The first step in identifying your desires and priorities is to start listening to yourself. Pay attention to what you feel drawn to, what makes you happy, and what gives your life meaning. Don’t be afraid to explore different possibilities and try new things. It is also important to be honest with yourself about your needs. What do you need to be happy and healthy? What do you need to feel fulfilled? Once you know what you need, you can start to set boundaries and create a life that supports your well-being.

Here are some tips for identifying your desires and priorities:

  • Spend time alone. This will give you the space to reflect on your thoughts and feelings without any distractions. Embrace the solitude and allow yourself the freedom to decompress and recharge. Unplug from the constant stimulation of technology and social interactions.
  • Ask yourself questions. What are my values? What are my goals? What makes me happy? What do I need to be healthy and well-balanced? Questions are great because they give us a challenge to find our own answers. Every dream starts with a question about you.
  • Pay attention to your body. What physical sensations do you experience when you are doing something you enjoy? What sensations do you experience when you are doing something you don’t enjoy?
  • Write down your thoughts and feelings. This can help you to process what you are going through and gain clarity on your desires and priorities.
  • Talk to a trusted friend or therapist. They can offer support and guidance as you explore your needs and wants.

Remember, it is never too late to start living a life that is true to you. You deserve to be happy and fulfilled.

Establishing Boundaries: The Technique for Maintaining Healthy Relationships

Learning how to establish boundaries with others is the most important skill that will last you a lifetime. It’s about changing the way you respond to other people’s behaviors in interpersonal situations rather than expecting or trying to control other people’s behavior. You should establish boundaries whenever you feel deeply uncomfortable doing something. This can occur in every day interactions with other people, or even in deep personal requests. Once you master boundaries, most people will respect you more and learn not to push them. It will allow you to navigate challenges even in unequal power events.

In relation to narcissists, they love to push or violate boundaries because they are trying to get you to give up. Boundaries are a from of emotional and mental blockade that prevents them from stealing your energy. You will have to ignore their complaints and weather the storm until they give up and realize they can’t force you to do something. If at risk of physical abuse, you may have to escape to a safe place when you are threatened.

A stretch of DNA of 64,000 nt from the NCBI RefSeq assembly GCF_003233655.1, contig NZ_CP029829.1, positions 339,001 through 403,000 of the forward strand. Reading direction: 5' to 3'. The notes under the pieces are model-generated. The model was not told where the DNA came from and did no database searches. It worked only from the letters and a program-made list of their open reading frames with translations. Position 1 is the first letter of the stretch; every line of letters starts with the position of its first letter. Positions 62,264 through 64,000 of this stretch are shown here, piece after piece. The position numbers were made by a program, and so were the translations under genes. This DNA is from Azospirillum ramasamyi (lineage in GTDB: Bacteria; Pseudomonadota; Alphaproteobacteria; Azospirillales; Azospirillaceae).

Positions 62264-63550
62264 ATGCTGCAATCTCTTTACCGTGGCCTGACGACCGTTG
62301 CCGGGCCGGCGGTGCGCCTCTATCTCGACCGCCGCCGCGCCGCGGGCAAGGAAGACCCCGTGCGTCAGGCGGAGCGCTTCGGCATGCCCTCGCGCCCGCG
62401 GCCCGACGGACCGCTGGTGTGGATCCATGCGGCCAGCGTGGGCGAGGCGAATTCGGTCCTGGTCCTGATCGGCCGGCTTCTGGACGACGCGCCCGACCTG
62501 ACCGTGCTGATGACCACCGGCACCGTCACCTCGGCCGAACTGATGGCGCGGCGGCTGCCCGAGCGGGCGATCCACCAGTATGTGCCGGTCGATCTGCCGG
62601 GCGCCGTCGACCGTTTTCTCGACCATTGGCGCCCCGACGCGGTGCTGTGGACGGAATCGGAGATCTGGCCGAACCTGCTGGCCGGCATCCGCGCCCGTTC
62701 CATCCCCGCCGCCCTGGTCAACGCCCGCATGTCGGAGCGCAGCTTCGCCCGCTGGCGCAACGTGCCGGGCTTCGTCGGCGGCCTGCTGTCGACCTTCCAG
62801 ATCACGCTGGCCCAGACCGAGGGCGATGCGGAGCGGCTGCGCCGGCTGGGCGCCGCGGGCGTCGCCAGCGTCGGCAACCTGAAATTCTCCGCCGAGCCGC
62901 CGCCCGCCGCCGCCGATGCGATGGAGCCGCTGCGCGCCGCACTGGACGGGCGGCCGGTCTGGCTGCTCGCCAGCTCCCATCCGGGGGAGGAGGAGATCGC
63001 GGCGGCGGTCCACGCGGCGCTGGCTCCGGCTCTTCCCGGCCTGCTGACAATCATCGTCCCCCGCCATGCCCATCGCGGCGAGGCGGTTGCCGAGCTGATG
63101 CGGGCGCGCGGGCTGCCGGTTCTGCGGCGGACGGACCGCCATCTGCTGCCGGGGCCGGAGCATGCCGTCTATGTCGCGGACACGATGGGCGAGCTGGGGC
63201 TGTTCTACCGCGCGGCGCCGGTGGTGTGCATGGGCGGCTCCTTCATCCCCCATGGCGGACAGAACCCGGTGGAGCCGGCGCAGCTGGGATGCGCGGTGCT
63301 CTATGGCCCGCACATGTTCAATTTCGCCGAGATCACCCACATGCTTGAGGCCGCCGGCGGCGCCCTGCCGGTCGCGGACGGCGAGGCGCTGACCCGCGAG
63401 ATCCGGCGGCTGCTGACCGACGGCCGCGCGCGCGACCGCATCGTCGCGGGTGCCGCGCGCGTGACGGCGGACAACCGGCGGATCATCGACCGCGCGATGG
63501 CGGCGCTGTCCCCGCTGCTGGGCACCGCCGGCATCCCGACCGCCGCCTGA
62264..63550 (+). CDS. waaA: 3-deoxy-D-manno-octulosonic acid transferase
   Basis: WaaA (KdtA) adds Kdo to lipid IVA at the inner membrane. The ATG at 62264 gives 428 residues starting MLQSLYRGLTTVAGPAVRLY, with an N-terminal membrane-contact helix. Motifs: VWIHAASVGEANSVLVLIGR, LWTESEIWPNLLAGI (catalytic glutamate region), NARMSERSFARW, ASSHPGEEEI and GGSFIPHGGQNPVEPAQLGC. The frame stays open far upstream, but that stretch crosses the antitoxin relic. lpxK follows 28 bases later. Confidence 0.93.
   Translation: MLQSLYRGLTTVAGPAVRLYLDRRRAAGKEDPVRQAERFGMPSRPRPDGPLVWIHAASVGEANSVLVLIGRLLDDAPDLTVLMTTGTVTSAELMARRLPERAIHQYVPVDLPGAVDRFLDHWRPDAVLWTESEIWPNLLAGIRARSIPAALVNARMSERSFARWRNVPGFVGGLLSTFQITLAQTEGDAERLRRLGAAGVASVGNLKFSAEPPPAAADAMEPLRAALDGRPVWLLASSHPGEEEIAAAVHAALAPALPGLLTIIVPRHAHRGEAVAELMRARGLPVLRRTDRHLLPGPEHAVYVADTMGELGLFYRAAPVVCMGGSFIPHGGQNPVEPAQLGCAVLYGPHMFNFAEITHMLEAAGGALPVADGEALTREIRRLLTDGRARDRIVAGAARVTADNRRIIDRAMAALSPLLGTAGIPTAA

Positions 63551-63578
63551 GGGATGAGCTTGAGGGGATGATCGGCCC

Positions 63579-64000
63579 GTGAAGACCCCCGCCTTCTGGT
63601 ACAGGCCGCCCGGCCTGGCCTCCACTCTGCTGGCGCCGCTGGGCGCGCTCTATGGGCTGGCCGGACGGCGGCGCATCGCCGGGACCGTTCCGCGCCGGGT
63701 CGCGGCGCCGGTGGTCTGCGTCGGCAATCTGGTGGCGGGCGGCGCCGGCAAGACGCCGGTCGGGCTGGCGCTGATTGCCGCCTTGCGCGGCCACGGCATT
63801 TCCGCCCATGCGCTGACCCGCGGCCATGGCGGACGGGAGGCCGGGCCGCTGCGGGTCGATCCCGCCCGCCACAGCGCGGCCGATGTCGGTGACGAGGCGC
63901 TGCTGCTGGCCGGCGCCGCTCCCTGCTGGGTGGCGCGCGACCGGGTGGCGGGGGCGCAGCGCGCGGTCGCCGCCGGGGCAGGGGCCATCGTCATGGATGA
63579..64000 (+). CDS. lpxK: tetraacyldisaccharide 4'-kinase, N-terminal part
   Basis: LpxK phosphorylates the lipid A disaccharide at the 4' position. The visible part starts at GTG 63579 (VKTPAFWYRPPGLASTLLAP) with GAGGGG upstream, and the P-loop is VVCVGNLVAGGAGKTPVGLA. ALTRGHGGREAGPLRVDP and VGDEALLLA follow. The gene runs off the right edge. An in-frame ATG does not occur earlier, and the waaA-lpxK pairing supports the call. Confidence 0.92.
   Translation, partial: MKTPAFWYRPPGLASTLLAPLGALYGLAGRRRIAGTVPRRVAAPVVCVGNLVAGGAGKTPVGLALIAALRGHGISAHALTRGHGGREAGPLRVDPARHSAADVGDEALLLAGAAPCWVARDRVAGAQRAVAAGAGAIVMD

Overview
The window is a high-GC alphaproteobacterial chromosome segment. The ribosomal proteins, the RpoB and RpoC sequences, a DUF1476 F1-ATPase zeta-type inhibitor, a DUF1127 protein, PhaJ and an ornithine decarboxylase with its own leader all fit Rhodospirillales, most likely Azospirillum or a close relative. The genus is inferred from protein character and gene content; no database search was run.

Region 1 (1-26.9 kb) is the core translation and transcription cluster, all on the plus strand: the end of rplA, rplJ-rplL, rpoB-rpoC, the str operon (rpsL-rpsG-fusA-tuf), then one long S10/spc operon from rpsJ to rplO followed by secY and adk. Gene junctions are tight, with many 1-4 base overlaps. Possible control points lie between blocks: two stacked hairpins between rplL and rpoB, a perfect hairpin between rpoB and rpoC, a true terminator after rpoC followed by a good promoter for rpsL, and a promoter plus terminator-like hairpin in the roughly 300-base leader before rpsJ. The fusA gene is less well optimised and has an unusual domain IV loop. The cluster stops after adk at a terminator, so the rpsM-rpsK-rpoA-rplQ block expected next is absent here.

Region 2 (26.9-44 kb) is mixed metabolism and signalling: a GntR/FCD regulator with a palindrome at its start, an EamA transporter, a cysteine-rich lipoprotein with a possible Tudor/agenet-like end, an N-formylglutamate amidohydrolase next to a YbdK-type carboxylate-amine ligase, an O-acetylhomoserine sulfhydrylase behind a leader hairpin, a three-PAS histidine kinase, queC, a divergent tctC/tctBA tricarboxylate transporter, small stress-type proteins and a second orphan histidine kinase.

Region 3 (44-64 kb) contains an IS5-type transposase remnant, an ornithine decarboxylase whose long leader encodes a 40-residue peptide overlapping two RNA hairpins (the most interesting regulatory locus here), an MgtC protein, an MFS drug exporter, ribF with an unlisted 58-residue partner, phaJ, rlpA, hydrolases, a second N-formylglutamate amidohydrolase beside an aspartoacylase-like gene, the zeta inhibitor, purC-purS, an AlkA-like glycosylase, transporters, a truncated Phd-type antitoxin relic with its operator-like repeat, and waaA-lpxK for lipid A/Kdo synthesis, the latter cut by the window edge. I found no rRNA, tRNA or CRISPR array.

Your share a phone plan with your mother who is constantly late on the bill. She gives excuse after excuse as to why she can’t pay it on time until she just stops paying it, and expects you to take on the financial burden. You decide to establish a boundary. She pays it on the specified date or you suspend the line as you have control of the account. The date is passed, and you suspend it the next day. You should expect gaslighting, the blame game, and an attempt to make you feel guilty. Remind yourself, she is not entitled to a line of communication, she has to pay her bills. Then, remind her that she must pay her bills and the phone will not be restored on until she decides to pay it. When she pays it, restore the line.

Don’t Let Your Explanations of their Behavior Become Excuses

It’s important to be able to see things from other people’s perspectives. This can help us to understand why they behave the way they do. However, it’s important to be careful not to let our explanations of their behavior become excuses for their behavior. When we make excuses for someone’s behavior, we are essentially saying that their behavior is okay. We are saying that they don’t need to change because their behavior is justified. If we want to see change in someone’s behavior, we need to be clear about what is and is not acceptable. We need to hold them accountable for their actions, even if we understand why they behave the way they do.

  • Identify the harmful behavior. What exactly is the person doing that is causing you problems?
  • Explain the impact of their behavior. How is their behavior affecting you?
  • Set clear boundaries. What behavior will you no longer tolerate?
  • Enforce your boundaries. If the person crosses your boundaries, follow through with the consequences that you have set.

Healing Trauma, Leaving the Past Behind.

Trauma is a deeply personal experience that can have a lasting impact on our lives. It can leave us feeling numb, disconnected, and afraid. It can also make it difficult to trust others and to enjoy life. But healing from trauma is possible. It takes time, effort, and support, but it is possible to leave the past behind and move forward with our lives. Forgive yourself. It’s important to forgive yourself for any mistakes you made in the past. This doesn’t mean that you have to condone what happened, but it does mean letting go of the guilt and shame.

Closing Thoughts: A Short Review and Moving Forward

People pleasing is the biggest obstacle to your pursuit of happiness. It’s like pouring from an empty cup. Every time you stop to help someone else with their progress, you sacrifice your own. Learn how to say no, establish boundaries, and remind yourself that you can’t please everyone. You’re not to blame if you were abused into people-pleasing, but it’s your responsibility to overcome it. Choose to help others out of love, not obligation, and watch your life improve.